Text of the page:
Stephen Kwok, 1117, 2013.

How did this process of hiding things within the city begin?

It began with work I was making when I lived and studied in Chicago. At that time I was working with found spaces – public, commercial, institutional or otherwise. I discovered a conference room on the School of the Art Institute of Chicago campus, the first time I encountered it was just after it had been used for a meeting. There were name tags and food wrappers from Subway strewn all over the place. It was a moment frozen in a state of post-use. I became really obsessed with the conference room, and I began using it myself as a makeshift studio, I started hiding little things in drawers. I loved the idea that someone in an official meeting would open a drawer and be puzzled by what was left behind. It started there and got more ambitious. Sometimes when I give talks, I tape a ketchup packet to the ceiling beforehand. I like the idea of this audience looking up at the ceiling because they’re bored or distracted and thinking, ‘what the fuck, why is there a ketchup packet on the ceiling?’.


Stephen Kwok, Saga, 2015

So is this idea of the joker or trickster just an act you’re putting on?

It’s not just an act, I advocate for it. I think playing with the boundaries we’re given is more exciting than precisely following the rules, or casting off a system entirely. It comes into my work. I often create a controlled experience that in some sense draws on or replicates forms of control that are implicit. I don’t work with explicit forms of control. I’m not working with the prison system, for instance. But transit systems and restaurant seating get my interest. There’s a sense of humour, but also serious investigation, in looking at those smaller forms of control. I still have that part of me that’s the rebellious teenager; I was a really good student, a really good kid. I never broke any rules, and so maybe I’ve come into that a little bit later in life. But now I find myself in situations that, because I’m an adult, are harder to break from in an expressive way. So instead I use the aesthetics of the system that exists. It’s about remembering that, although things may appear a certain way, rules are always open for interpretation.


Stephen Kwok, Recreational Meeting, 2012.

This idea of a break from the day-to-day appears important to your work.

I think a lot about the day-to-day, the fact that we don’t live in discrete moments; you don’t have an experience, and then break, and then another experience, and then break. Although we might conceive of ourselves that way; at this event and then the next; it’s actually all connected through our bodies and through our experience. I like to work in those in between spaces, the unspectacular ‘off’ moments where we aren’t performing. It’s there that I think we truly encounter ourselves. I want to fill these moments with something that ruptures the audience, sometimes through a hypnotic or meditative state, other times through surprise and humour.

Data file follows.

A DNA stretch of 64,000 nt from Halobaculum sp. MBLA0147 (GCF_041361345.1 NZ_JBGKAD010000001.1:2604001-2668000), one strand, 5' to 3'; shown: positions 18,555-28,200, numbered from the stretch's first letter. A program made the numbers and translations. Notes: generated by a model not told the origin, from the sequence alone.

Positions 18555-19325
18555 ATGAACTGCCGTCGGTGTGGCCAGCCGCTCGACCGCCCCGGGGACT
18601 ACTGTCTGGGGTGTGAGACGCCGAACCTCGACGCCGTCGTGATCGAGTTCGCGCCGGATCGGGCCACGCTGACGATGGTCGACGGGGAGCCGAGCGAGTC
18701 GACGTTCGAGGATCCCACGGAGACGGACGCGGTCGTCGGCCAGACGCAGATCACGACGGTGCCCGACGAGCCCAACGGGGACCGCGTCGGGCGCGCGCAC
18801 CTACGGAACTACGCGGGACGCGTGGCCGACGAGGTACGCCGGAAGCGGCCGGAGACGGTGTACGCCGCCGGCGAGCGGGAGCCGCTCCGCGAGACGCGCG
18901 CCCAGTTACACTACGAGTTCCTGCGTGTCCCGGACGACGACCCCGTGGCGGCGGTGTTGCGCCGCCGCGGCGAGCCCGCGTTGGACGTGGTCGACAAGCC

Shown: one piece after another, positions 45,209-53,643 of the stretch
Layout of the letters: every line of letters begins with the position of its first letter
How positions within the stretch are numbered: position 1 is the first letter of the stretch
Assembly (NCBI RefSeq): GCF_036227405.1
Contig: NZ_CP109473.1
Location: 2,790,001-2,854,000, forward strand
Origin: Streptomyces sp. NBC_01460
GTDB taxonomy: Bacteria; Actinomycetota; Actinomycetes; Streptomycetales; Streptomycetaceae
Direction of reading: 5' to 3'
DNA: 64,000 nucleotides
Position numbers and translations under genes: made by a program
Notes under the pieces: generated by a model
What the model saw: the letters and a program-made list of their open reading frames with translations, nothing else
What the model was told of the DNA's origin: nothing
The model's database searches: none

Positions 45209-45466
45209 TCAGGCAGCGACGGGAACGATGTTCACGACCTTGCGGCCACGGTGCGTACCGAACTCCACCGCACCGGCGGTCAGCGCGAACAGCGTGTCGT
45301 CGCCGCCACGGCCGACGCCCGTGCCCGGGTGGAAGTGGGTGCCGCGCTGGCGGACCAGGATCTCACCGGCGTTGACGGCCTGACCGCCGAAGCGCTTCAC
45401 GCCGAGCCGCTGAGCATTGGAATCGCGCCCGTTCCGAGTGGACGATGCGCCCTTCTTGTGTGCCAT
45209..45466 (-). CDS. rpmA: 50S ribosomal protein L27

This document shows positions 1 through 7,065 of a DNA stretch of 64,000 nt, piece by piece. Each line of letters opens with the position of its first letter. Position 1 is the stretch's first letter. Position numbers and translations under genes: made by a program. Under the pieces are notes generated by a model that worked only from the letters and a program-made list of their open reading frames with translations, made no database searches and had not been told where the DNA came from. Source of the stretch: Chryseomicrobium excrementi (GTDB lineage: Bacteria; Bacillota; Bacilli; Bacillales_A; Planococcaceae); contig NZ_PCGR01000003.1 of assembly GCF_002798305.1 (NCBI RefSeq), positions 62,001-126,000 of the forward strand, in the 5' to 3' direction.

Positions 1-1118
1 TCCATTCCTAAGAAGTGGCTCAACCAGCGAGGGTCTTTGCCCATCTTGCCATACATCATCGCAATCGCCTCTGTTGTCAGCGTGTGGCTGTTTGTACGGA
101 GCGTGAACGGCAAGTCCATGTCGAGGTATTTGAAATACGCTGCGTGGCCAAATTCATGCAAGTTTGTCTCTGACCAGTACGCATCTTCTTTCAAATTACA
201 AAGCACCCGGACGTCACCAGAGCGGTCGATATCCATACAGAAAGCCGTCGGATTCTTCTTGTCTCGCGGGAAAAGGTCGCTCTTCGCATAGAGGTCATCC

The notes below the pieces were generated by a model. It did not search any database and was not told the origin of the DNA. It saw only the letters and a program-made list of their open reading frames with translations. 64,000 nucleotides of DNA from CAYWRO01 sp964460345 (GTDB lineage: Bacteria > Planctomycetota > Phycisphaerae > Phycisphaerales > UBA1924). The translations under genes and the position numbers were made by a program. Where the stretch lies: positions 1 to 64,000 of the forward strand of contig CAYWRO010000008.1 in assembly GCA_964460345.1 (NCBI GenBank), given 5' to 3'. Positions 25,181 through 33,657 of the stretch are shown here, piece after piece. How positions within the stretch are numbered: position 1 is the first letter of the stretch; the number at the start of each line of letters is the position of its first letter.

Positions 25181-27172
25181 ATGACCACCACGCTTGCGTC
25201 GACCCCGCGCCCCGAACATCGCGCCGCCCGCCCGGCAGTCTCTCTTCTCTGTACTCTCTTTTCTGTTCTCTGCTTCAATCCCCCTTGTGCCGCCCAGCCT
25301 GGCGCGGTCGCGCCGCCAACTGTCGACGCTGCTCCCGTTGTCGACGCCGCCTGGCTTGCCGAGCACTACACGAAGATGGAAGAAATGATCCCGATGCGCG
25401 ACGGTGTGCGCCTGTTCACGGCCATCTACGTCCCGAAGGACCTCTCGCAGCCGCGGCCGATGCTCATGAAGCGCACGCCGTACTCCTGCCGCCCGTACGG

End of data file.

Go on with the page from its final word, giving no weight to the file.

Stephen Kwok, Blue Island, 2015.

How did this interest in communication technology and exploring that begin in your practice?

I grew up in a small suburb outside of Houston, so my only access to anything remotely glamorous was through mass media. I watched enough TV to want to move to LA, and when I eventually left to study business there, I started video chatting with everyone. The technology was fresh then, and it collapsed distance in a way that had never been done before. Technology is always trying to realise these supernatural abilities we’ve seen in films. Video chatting teleports us, for instance. Those pieces began early – in 2009 I was holding staring competitions over Skype with friends all over the world. I’m constantly fascinated by this attempt to collapse distance between places, to not be where you really are, to travel psychically even though you might remain in the same space.


Stephen Kwok, Edward van Harmelen, 2014.

How are you negotiating London during your residency at Delfina?

London and New york are not the most different of cities. They’re planned differently, but I find the individual’s navigation of the city is similar and so socially they resemble each other. When I go out into London I hold my body the same way, I negotiate people the same way. I tap into my New York evasiveness, I keep myself to myself and I get where I need to go. But the biggest difference between my life in London and New York is that here on this residency my time is a lot less structured. In New York I’m weighted by appointments and obligations. So when I first came to London I printed out a borough map, I would close my eyes and point to a random borough to go and explore. The first was Walthamstow, I took a trip there and I became interested in William Morris, a strange character that went from designing textiles to becoming an activist late in his life. I was plotting down points of interest, but also leaving certain things to chance. It was liberating to think, ‘why am I in Walthamstow?’, for no other reason a roll of the dice. It’s important to escape functionality sometimes.